Where Can I Go When I Around Taiwan’s Presidential Palace

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22 things to eat and do around Taiwan’s Presidential Office Building@Taiwan Scene

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Taiwan’s Presidential Office Building is opening its doors to the world like never before from this October, inviting 20 groups of overseas guests to spend the night at the historic location. Not sure what there is to do in the surrounding area? Here’s Taiwan Scene’s guide of what to see, do and eat around the iconic building.

What to do

228 Peace Memorial Park

Opened in 1900 during the Japanese colonial period, 228 Peace Memorial Park boasts greenery, exercise areas and a bandstand. It is also home to the 228 Memorial Museum that recognises the February 28, 1947 incident that led to the massacre of thousands of civilians. 

Academia Historia

Reopening in Taiwan in 1957 having originally been founded in Nanjing in 1947, Academia Historia is composed of four departments: compilation and research, preservation and general service, acquisition, and secretariat. It is the recognized authority for Taiwan’s presidential and vice-presidential records and artifacts.

CKS Memorial Hall and National Theater and Concert Hall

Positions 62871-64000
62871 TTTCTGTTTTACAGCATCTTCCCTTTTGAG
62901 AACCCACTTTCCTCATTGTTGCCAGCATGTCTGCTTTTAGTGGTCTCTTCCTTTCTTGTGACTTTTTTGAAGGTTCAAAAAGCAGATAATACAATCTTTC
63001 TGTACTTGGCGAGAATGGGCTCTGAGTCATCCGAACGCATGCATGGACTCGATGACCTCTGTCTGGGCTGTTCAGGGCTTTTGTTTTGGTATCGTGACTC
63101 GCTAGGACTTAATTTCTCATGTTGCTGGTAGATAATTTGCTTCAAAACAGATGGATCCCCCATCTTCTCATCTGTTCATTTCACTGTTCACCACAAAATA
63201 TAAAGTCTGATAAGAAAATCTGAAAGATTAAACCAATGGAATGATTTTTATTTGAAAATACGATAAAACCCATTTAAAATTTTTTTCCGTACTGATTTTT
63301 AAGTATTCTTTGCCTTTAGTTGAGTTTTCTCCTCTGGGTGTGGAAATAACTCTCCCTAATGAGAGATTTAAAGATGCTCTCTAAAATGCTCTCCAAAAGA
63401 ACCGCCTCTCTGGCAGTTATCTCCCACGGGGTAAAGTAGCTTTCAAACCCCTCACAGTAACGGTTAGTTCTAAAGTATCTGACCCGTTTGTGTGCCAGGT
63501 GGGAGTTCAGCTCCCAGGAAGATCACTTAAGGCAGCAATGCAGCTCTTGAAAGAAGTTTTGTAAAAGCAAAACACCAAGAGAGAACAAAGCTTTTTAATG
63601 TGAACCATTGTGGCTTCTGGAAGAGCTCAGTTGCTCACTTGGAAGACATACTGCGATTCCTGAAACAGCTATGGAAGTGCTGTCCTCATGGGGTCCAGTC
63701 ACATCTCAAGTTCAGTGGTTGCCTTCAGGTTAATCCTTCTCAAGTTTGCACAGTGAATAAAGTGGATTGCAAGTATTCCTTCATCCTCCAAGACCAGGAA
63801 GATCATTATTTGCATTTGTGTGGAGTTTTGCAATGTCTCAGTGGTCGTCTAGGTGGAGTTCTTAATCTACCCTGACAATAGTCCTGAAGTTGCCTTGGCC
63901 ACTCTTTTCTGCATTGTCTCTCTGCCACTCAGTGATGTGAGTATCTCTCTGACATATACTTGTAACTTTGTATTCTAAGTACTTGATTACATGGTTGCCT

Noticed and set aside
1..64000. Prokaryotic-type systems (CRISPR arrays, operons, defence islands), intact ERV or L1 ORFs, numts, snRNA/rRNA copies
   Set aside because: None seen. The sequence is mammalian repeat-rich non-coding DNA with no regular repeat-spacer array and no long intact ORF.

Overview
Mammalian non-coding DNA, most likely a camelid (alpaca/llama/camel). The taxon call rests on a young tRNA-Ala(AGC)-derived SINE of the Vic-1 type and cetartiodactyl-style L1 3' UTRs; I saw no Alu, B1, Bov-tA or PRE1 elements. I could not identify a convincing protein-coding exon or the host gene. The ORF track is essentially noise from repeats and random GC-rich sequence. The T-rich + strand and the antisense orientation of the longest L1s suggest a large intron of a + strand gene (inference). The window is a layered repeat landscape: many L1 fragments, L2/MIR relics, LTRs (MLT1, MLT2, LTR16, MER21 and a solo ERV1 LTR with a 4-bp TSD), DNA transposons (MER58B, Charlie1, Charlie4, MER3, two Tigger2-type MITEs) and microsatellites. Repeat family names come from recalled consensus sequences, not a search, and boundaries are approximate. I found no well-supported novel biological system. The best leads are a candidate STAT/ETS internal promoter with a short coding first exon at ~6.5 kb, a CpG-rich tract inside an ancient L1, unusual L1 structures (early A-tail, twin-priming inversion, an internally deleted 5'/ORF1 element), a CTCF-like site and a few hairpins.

Chiang Kai-shek Memorial Hall is a famous monument and tourist attraction built in memory of Generalissimo Chiang Kai-shek, former President of the Republic of China. The site, known as Liberty Square, is also home to Taiwan’s National Theater and Concert Hall (NTCH). 

image source: GACC

image source: GACC

Natural History Museum and Taipei Botanical Garden

Taiwan’s Natural History Museum is packed with relics and artifacts from Taiwan, Mainland China and beyond, with items on display dating back to the Neolithic period and the ancient Chinese dynasties. The botanical garden is 15 hectares of greenery and is home to more than 1,500 species of plants. 

Xinfu Market (U-mkt)

Established in 1935, Xinfu Market was completely restored in 2013. It is currently part of the JUT Foundation’s Project UrbanCore and since 2017 has been the base for the study of traditional market culture and day-to-day life in Taipei. 


Bopiliao Historic Block

Dating back to the early Qing Dynasty, Bopiliao Historic Block’s architecture reflects that of a completely different culture. While also displaying how Taipei has changed over time, nowadays, the buildings still hold a practical purpose by housing art exhibitions.

image source: Taiwan Scene

Longshan Temple

One of the most famous temples in Taiwan. Built primarily for the worship of deities from Chinese folk religion, the temple was damaged in the Taihoku Air Raid in World War II and was rebuilt shortly after the war’s conclusion.

image source: Taiwan Scene

Qingshui Temple

Recognized as a prime example of mid-Qing Dynasty temple architecture, this temple was built in dedication to Qingshui Zushi, a Northern Song Dynasty Buddhist monk.

Nishi Honganji Square

A small park built on the site of a burned down Japanese temple, Nishi Honganji Square is where you’ll find Eighty-Eightea tea house as well as Taipei’s City Archives. 

Red House Theater